SF6 Gas or Sulfur Hexafluoride Gas Properties
January 2, 2019 by Electrical4U
History of SF6
SF6 or sulfur hexafluoride gas molecules are combined by one sulfur and six fluorine atoms. This gas was first realized in the year 1900 in the laboratories of the Faculte de Pharmacie de, in Paris. In the year of 1937, General Electrical Company first realized that SF6 gas could be used as gaseous insulating material. After the Second World War, i.e. in the middle of 20th century, the popularity of using sulfur hexafluoride gas as an insulating material in electrical system was rising very rapidly. Allied Chemical Corporation and Pennsalt were the first American industries, who began to produce this gas commercially in 1948. During 1960, using of sulfur hexafluoride gas in high voltage switchgear became popular. As the demand for this gas was increasing, many manufacturers in Europe and America started producing SF6 gas in large scale, during that time. In the beginning, SF6 gas was only used for the insulating purpose in the electrical system. But soon it was realized that this gas has tremendous arc quenching property. Hence, this gas also began to be used in circuit breaker as arc quenching medium. World’s first SF6 gas insulated substation was established in Paris in the year 1966. Sulphur hexafluoride medium voltage circuit breakers launched into the market from 1971.
Manufacturing of SF6 Gas
SF6 gas is commercially manufactured by the reaction of fluorine (obtained by electrolysis) with sulfur.
During process of producing of this gas, other byproducts like SF4, SF2, S2F2, S2F10 are also produced in small percentages. Not only these byproduct, impurities like air, moisture, and CO2 are also present in the gas, during production. All these byproducts and impurities are filtered at different stages of purification to get the pure and refined final product.
Chemical Properties of SF6 Gas
For examine chemical properties of SF6 gas, we first introduce structure of SF6 molecule. In this gas molecule, one sulphur atom is surrounded by six fluorine atoms.
The sulfur has atomic number of 16. Electronic configuration of sulphur atom is 2, 8, 6 i.e. 1S2 2S2 2P6 3S2 3P4. The fluorine atom has atomic number 9. The electronic configuration of fluorine is 1S2 2S2 2P5. Each sulphur atom in SF6 molecule creates a covalent bond with 6 fluorine atoms. In this way, sulfur atom gets total 6 covalent bonds, i.e. 6 pairs of electrons at its outer shell, and each fluorine atom gets 8 electrons in its outer most shell.
NB: – Here we can observe that, in sulfur hexafluoride external shell of sulphur atom has 12 electrons instead of 8 electrons. That means here sulfur does not obey general octal rule of atomic structure which states that, a stable atom requires 8 electrons at its outermost shell. This is not an exceptional case. Some elements in the 3rd period and below can form a compound that exceeds 8 electrons in its outer most shell. The molecular structure of this gas is shown below,
In this way, SF6 fully satisfies a stable structural condition. The effective radius of a sulfur hexafluoride molecule is 2.385 A. This electronic configuration and structure of this gas make SF6 extremely stable. The gas can be stable without any decomposition in its molecular structure up to 500℃. It is highly non-flammable. H2O and Cl cannot react with this gas. It also does not react with acid.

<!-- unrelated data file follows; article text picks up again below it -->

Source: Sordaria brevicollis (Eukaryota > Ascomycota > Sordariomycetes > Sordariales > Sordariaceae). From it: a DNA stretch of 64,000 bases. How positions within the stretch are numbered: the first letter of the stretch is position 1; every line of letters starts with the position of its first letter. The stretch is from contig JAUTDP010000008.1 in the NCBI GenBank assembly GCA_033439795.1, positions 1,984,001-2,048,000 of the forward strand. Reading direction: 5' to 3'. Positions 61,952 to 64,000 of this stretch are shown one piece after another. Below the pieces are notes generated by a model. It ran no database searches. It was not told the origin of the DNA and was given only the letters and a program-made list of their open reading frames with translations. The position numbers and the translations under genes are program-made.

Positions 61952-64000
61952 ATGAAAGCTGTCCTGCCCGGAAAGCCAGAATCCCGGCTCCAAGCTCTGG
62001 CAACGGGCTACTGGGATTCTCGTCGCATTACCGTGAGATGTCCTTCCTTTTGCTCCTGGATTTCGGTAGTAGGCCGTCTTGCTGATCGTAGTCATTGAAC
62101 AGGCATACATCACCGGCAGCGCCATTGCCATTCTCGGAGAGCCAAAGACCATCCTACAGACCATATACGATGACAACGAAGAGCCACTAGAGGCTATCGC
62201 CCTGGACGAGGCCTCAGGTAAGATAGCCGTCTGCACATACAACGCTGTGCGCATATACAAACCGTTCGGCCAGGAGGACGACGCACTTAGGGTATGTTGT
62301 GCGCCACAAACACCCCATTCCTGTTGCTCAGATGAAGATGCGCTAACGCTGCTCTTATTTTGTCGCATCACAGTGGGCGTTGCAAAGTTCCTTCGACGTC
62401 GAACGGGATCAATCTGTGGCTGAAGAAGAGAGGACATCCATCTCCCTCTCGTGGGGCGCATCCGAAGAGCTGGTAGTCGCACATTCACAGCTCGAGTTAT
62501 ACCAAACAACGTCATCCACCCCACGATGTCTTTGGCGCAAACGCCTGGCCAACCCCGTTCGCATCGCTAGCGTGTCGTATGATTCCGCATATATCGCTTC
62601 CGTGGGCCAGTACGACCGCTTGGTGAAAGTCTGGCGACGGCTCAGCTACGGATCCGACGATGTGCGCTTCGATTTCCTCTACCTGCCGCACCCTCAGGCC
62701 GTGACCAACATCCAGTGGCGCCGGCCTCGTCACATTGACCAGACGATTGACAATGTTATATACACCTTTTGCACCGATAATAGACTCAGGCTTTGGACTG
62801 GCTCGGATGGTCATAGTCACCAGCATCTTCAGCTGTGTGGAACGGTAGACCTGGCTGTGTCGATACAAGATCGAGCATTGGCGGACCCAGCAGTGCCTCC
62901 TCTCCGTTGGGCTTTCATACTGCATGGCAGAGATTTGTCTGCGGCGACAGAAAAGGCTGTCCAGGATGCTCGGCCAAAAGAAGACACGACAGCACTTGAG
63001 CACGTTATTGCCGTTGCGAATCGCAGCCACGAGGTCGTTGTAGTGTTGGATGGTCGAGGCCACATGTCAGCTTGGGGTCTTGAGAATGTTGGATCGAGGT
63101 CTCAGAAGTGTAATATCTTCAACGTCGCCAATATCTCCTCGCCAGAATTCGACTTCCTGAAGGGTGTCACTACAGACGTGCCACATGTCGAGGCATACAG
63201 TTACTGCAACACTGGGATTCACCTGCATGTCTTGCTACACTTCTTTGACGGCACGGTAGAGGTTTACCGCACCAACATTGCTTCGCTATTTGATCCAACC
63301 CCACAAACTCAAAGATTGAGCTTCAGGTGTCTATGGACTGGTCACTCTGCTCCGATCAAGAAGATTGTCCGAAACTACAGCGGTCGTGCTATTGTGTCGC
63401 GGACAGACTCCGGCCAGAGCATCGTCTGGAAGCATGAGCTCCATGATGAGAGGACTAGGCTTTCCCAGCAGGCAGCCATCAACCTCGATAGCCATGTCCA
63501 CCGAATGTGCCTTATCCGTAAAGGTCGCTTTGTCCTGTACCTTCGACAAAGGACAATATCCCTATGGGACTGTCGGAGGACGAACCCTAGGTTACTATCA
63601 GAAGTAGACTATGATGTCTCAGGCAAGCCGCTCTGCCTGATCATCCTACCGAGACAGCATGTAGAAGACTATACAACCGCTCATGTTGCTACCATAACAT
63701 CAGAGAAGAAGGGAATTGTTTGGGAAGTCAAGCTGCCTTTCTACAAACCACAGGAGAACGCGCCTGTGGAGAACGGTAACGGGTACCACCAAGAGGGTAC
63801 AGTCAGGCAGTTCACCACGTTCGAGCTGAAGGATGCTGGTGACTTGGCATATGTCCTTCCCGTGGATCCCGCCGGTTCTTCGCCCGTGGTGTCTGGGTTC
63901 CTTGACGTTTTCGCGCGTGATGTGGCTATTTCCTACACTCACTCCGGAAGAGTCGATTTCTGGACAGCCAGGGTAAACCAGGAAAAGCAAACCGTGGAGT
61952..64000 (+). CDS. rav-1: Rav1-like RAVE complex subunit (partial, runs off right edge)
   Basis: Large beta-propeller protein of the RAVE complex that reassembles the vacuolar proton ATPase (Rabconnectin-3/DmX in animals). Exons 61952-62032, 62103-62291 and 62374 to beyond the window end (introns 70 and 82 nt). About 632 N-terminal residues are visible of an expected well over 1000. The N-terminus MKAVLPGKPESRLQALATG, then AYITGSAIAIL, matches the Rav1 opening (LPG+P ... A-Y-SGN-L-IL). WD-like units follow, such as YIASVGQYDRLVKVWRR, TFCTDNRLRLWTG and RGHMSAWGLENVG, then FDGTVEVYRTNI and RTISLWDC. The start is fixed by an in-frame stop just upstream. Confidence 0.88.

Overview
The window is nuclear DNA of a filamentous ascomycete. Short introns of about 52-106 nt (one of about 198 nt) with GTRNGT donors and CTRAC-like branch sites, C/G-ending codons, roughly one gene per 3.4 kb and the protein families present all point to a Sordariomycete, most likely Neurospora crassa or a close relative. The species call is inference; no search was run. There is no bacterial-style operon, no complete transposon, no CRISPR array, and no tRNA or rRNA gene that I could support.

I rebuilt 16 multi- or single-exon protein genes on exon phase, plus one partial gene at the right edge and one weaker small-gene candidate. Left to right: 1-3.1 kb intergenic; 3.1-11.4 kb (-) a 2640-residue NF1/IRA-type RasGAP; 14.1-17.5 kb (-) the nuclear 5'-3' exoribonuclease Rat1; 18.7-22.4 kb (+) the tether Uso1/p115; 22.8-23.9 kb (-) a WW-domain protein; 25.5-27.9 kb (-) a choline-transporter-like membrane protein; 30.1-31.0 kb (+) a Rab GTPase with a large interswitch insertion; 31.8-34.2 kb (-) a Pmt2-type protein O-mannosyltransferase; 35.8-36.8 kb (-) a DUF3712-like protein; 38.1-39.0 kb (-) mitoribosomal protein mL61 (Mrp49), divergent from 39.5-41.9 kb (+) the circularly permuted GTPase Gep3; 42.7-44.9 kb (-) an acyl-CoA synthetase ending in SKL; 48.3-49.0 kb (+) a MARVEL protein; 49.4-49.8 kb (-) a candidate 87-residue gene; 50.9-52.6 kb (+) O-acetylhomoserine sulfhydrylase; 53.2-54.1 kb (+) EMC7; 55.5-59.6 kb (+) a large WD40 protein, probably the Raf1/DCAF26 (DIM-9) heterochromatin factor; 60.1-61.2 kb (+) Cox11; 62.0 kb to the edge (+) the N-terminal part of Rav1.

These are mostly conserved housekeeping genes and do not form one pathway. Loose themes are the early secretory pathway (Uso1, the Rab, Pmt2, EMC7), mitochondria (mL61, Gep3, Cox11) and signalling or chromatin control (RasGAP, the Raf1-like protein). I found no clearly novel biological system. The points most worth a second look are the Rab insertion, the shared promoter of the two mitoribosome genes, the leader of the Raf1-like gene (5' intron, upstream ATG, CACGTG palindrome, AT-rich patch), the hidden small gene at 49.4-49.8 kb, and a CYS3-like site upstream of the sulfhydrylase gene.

The SF6 gas is one of the heaviest gases. Density of this gas at 20℃ at one atmospheric pressure, is about 6.139 kg/m3 which is about 5 times higher than air at same conditions. The molecular weight of this gas is 146.06. The variation of pressure with temperature is linear for sulfur hexafluoride and it is small within the service temperature, i.e. from – 25 to + 50℃. The volumetric specific heat of this gas is also high. It is around 3.7 times more than that of air, and that is why this gas also has a tremendous cooling effect in electrical equipment. The thermal conductivity of this gas is not very high it is even lower than air. Still it is quite suitable for cooling effect in circuit breaker. It is because, during dissociation of sulfur hexafluoride molecules around the electric arc, these molecules absorb a high amount of heat. This heat is then released when the molecules reform at the periphery of the arc. This process helps to transfer heat from a hot region to cool region very rapidly. That is why; this gas has an excellent cooling effect at high temperature although the thermal conductivity of SF6 is not very high.
Electrical Properties of SF6 Gas
SF6 gas is highly electronegative. Due to high electronegativity, it absorbs free electrons which are produced due to arcing between contacts of circuit breaker. Combination of free electrons with molecules produces heavy and big ions, which have very low mobility. Because of the absorption of free electrons and low mobility of ions SF6 has very excellent dielectric property. The dielectric strength of SF6 gas is about 2.5 times more than that of air.
List of Sulphur Hexafluoride Gas Properties
|Density at 20oC||6.14 kg/m3|
|Color of Gas||colourless|
|Thermal Conductivity||0.0136 w/mK|
|Critical Density||730 Kg/m3|
|Critical Pressure||3.78 MPa|
|Sound Velocity in SF6||136 m/s. It is 3 times less than that in air|
|Formation Heat||-1221.66 Kg/mol|
|Specific Heat||96.6 j/mole K|
|Breakdown Field Relative to Pressure||89 V/m Pa|
|Relative Dielectric Constant at 25oC and 1 bar absolute||1.00204|
|Dissipation Factor or tanδ at 25oC and 1 bar absolute||<2 × 10-7|
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